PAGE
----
Though the signs have been hung and decision finalized, the fight over co-naming the Ed Koch Queensboro Bridge continues.Outgoing Councilman Peter Vallone Jr. (D-Astoria) has introduced a bill that would remove former Mayor Ed Koch’s name from the historic bridge and place it on the Municipal Building in Manhattan.
Queens officials are hailing the City Council’s passage of a bill that will result in speed humps on busy streets that run past schools, and are pulling for one that would reduce speed limits on some side streets while mandating approval of slow zones.
Bill 732-A, introduced by Councilwoman Debi Rose (D-Staten Island), mandates that the Department of Transportation install one or more speed humps on a minimum of 50 streets per year adjacent to public or private schools.
The Woodhaven Residents’ Block Association will host another public forum on the plans for the old Rockaway Beach rail line, which runs along 98th Street, abutting dozens of neighborhood homes.
The forum will be held on Monday, Dec. 9 at 7:30 p.m., at Emanuel United Church of Christ at 91st Avenue and Woodhaven Boulevard. The meeting is open to the public, but only Woodhaven residents will be permitted to speak.
Seizures of unlicensed livery vehicles at John F. Kennedy International Airport have skyrocketed 500 percent since a new enforcement facility opened there on Oct. 8, according to a statement issued Monday by the Taxi and Limousine Commission.
The new facility, opened in coordination with the Port Authority, which operates the airport, was established to combat illegal activity by drivers of livery cars, so-called “dollar vans” and other drivers looking to make a buck off of fares from the airport.
The right of way exists, the tracks exist, the infrastructure, although it needs work, still exists — if we want to improve Queens transportation and stimulate economic growth for future development of our borough, the complete restoration and rehabilitation of the abandoned Rockaway Beach Rail Line is our best option.
Sandy revealed what our communities have known for too long: We need more transit options for our families in Queens. There is no better time than right now.
Ever since June, Queens residents have been taking full advantage of a state appellate court ruling allowing specially licensed green livery cars to accept street hails.
But with the landslide election this month of Mayor-Elect Bill de Blasio, the program faces an uncertain future, and City Council members representing some of the areas where the Granny Smith-green cabs have been most popular are not commenting as to just where they stand on the matter.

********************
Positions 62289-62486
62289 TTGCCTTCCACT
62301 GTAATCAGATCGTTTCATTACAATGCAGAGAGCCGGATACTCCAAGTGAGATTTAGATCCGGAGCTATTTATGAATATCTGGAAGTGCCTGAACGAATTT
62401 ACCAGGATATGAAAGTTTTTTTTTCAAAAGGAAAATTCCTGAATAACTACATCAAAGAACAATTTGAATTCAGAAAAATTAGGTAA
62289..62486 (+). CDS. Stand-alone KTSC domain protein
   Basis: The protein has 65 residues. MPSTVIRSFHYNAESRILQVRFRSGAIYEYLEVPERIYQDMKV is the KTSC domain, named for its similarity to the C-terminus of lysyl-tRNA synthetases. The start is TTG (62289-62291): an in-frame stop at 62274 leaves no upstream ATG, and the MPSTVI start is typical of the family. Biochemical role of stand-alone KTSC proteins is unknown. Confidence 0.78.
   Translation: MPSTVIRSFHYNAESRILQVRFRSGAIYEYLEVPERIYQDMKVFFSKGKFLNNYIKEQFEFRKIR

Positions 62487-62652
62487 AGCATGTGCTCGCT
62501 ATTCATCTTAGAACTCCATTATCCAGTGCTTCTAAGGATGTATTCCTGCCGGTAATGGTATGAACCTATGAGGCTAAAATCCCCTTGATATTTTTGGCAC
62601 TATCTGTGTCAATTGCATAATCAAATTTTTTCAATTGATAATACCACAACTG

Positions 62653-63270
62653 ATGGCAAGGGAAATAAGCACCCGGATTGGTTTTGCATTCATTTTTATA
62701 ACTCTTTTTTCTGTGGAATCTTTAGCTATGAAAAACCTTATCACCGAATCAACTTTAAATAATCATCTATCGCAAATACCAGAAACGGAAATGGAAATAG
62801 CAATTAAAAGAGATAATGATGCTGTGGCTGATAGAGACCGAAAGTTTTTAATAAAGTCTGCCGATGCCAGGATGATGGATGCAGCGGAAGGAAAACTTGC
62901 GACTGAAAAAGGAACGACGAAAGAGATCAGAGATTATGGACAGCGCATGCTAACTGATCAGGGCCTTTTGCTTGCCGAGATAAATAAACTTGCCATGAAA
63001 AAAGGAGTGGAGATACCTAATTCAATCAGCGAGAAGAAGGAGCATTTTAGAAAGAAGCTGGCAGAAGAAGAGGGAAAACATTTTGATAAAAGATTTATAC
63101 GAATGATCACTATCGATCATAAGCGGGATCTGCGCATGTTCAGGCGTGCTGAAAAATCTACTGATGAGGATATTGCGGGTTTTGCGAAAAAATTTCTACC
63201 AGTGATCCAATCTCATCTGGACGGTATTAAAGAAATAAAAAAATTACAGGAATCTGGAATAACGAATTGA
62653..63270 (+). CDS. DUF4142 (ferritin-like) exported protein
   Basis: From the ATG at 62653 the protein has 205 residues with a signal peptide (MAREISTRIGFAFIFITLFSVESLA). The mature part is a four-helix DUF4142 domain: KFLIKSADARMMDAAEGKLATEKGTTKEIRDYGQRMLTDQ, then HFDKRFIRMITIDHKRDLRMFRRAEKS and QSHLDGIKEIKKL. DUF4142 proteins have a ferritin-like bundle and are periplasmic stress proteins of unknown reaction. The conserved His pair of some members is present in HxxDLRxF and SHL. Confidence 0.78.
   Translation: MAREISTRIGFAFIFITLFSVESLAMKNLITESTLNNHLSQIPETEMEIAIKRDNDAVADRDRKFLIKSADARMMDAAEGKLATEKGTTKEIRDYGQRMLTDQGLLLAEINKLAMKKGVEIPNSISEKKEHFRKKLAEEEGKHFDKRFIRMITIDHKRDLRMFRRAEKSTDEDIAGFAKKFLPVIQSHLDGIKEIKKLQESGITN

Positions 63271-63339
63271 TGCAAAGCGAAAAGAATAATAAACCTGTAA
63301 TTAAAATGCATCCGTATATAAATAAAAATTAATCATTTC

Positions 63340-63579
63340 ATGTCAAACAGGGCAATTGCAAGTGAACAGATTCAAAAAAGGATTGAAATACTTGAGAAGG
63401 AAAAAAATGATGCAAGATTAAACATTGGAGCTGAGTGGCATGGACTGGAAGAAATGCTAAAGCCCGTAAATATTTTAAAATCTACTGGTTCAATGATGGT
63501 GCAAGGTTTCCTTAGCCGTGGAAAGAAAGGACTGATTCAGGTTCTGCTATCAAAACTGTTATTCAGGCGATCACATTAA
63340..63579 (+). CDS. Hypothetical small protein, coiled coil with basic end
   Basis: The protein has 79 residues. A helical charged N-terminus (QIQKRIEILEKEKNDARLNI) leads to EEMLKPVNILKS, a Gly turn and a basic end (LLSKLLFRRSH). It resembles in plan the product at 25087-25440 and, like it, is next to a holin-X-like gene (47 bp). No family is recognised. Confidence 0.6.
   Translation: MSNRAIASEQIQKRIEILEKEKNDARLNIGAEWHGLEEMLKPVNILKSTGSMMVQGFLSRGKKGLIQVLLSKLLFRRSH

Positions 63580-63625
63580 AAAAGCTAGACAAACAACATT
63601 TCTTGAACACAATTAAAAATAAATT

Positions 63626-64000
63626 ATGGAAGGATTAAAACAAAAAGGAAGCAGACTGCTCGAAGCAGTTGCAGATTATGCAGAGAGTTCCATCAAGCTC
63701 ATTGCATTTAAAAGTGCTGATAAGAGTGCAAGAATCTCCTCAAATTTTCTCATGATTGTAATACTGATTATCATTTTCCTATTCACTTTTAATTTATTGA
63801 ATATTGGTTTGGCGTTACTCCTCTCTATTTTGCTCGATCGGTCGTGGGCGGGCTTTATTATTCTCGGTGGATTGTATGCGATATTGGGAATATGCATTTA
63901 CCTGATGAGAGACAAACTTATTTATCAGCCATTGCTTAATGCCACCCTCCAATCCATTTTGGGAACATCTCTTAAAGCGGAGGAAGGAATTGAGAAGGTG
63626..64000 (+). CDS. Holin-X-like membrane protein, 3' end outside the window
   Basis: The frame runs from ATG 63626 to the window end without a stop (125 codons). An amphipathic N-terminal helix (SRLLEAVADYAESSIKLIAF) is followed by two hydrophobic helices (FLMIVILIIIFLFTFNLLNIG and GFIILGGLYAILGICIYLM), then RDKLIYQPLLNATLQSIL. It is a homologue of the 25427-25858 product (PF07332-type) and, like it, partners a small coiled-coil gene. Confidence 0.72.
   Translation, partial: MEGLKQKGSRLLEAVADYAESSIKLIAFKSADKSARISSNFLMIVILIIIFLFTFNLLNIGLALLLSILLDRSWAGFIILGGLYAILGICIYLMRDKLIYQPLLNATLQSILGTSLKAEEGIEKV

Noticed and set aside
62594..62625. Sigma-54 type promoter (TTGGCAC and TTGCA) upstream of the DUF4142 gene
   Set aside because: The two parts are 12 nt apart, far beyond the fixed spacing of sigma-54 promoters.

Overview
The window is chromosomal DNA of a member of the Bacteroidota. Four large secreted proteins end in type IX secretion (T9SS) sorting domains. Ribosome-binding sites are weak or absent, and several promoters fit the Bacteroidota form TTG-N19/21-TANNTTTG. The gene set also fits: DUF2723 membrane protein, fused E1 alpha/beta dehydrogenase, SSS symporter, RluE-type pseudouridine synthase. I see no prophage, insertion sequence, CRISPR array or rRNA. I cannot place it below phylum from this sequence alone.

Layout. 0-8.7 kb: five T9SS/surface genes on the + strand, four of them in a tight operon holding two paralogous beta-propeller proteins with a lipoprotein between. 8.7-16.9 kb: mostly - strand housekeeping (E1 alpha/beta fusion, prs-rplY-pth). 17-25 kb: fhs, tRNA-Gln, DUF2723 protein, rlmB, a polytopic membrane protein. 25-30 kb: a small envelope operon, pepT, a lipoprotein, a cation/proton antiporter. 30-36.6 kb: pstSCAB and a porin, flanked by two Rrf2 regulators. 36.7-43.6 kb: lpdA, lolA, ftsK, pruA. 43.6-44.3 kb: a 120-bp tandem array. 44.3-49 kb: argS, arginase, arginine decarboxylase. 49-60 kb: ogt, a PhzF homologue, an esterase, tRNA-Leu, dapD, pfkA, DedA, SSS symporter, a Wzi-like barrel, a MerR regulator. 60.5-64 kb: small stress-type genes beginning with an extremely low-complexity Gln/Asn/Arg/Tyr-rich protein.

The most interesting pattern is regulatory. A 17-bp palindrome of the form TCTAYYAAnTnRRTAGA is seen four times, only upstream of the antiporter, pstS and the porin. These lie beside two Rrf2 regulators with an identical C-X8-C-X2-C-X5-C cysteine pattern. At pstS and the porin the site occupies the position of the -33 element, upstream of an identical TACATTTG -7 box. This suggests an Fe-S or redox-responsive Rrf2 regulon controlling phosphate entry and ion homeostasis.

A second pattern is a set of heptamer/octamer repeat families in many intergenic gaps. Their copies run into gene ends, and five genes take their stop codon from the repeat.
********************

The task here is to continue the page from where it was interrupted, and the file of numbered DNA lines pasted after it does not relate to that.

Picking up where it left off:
Plans to develop the right of way of the old Rockaway Beach Long Island Rail Road line are moving forward in all directions.
While the urban parks advocacy group The Trust for Public Land conducts its feasibility study for the proposal to build a High Line-type park on the old rail line between Rego Park and Ozone Park, Queens College is now joining in, planning a study next year on both that plan and a competing one to reactivate train service between Rego Park and the Rockaway Peninsula.
Ever since the city started installing traffic islands on College Point Boulevard in Flushing a couple of months ago, accident rates have gone up significantly.
Officers at the 109th Precinct report numerous phone complaints from drivers about the islands because they don’t see them until it’s too late and end up hitting them. Gene Kelty, chairman of Community Board 7, says the design makes no sense, causing a problem where there wasn’t one before. Crashes are up fourfold.
A full audience of Jackson Heights residents raised their hands Monday night when Janet McEneany, the president of Queens Quiet Skies, asked if they were tired of planes flying over their houses every minute, one after another, like a brigade of B52 bombers.
McEneany and Bob Whitehair, founders of Queens Quiet Skies, an advocacy organization that fights for noise regulations, gave their 26th community education presentation as part of a town hall meeting on the issue organized by Councilman Daniel Dromm (D-Jackson Heights). Representatives from the Port Authority and the Federal Aviation Administration were also in attendance.
The first set of meetings between the groups leading the study of a proposed High Line-style park on the former Rockaway Beach rail corridor and the residents who live along the line started a little on the rocky side.
Before the conglomerate of organizations, led by urban park advocacy group The Trust for Public Land and the plan’s backers, Friends of the QueensWay, even began their short presentation in Woodhaven’s Emanuel Baptist Church on Nov. 12, they were shouted down by a handful of residents who thought the workshop was a public forum.
The Bayside Business Improvement District welcomed Santa Claus and the holiday lights to Bel…
Elected officials, area clergymen and dozens of onlookers gathered on Sunday night to watch …
South Ozone Park house brings holiday cheer to neighbors, passersby